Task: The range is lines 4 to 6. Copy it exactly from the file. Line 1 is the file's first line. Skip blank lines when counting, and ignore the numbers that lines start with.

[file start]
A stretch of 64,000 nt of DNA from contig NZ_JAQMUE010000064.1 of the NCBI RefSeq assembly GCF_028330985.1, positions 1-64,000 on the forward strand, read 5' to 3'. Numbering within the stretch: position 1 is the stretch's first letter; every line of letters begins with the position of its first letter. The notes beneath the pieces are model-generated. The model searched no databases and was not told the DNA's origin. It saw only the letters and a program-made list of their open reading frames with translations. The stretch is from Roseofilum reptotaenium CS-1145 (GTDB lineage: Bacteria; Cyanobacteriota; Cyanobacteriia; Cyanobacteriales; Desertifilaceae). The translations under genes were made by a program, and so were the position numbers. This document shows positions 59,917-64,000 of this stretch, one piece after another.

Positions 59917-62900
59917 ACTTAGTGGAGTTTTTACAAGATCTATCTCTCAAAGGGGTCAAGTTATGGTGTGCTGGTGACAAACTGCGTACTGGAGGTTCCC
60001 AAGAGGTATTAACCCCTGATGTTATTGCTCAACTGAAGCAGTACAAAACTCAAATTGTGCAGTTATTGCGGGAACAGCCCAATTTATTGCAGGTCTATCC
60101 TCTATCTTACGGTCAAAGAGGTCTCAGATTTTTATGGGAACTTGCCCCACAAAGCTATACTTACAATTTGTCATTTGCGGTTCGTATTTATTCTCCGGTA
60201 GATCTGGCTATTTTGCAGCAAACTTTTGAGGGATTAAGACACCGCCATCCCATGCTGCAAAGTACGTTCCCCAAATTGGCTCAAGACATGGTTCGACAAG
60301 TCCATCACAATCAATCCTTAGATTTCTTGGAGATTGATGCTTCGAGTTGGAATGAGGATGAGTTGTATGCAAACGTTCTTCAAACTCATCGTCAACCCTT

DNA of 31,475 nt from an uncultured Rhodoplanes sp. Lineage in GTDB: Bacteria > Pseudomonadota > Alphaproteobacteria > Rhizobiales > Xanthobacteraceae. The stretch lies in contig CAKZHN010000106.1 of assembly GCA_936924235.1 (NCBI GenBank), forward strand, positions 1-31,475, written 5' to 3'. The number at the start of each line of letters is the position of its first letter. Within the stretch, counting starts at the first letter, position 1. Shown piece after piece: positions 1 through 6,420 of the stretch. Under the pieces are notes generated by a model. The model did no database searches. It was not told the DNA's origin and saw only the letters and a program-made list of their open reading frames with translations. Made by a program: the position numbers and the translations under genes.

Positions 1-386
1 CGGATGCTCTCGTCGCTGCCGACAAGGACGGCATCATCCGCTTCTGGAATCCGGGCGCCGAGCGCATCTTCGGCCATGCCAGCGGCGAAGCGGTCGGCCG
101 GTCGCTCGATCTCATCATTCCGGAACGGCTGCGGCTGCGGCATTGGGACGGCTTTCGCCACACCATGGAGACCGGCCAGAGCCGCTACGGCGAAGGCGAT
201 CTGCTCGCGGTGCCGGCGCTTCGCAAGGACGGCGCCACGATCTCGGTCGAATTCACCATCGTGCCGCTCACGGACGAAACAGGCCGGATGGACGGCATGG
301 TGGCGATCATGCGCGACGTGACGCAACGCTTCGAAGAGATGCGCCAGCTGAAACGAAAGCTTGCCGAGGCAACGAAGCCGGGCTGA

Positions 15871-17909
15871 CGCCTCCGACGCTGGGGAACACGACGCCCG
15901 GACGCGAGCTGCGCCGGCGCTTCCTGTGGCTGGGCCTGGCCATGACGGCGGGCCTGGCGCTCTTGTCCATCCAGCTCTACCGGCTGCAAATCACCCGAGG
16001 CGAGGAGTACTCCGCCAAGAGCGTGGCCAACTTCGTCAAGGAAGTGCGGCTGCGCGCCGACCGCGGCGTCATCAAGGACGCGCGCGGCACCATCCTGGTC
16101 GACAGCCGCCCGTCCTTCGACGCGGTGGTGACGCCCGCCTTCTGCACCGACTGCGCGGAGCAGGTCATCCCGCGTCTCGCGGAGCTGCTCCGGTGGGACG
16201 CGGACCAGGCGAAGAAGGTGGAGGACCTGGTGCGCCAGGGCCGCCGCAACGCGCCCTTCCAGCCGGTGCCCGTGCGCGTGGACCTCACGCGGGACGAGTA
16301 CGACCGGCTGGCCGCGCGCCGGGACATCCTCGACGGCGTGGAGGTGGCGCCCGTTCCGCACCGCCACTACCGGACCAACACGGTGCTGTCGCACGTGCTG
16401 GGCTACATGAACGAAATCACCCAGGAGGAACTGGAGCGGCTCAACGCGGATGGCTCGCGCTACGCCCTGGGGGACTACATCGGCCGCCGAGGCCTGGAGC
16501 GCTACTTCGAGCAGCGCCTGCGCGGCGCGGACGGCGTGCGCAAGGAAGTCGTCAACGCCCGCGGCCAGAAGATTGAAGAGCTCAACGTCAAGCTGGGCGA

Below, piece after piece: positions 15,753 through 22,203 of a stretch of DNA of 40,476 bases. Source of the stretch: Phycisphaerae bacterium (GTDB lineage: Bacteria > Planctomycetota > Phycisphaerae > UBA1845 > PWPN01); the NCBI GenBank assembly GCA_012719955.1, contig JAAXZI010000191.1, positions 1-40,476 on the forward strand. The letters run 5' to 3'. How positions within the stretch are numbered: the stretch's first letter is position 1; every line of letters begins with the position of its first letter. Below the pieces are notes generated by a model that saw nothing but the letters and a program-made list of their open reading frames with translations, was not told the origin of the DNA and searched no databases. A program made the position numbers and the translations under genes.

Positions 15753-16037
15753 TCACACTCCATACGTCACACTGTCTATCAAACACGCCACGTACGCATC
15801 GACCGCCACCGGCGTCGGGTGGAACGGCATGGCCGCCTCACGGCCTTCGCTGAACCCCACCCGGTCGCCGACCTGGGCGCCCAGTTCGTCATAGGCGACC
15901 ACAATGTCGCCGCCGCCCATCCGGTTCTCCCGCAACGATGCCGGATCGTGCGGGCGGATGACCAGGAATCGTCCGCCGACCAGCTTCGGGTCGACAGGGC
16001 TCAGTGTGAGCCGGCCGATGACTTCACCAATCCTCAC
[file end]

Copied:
60001 AAGAGGTATTAACCCCTGATGTTATTGCTCAACTGAAGCAGTACAAAACTCAAATTGTGCAGTTATTGCGGGAACAGCCCAATTTATTGCAGGTCTATCC
60101 TCTATCTTACGGTCAAAGAGGTCTCAGATTTTTATGGGAACTTGCCCCACAAAGCTATACTTACAATTTGTCATTTGCGGTTCGTATTTATTCTCCGGTA
60201 GATCTGGCTATTTTGCAGCAAACTTTTGAGGGATTAAGACACCGCCATCCCATGCTGCAAAGTACGTTCCCCAAATTGGCTCAAGACATGGTTCGACAAG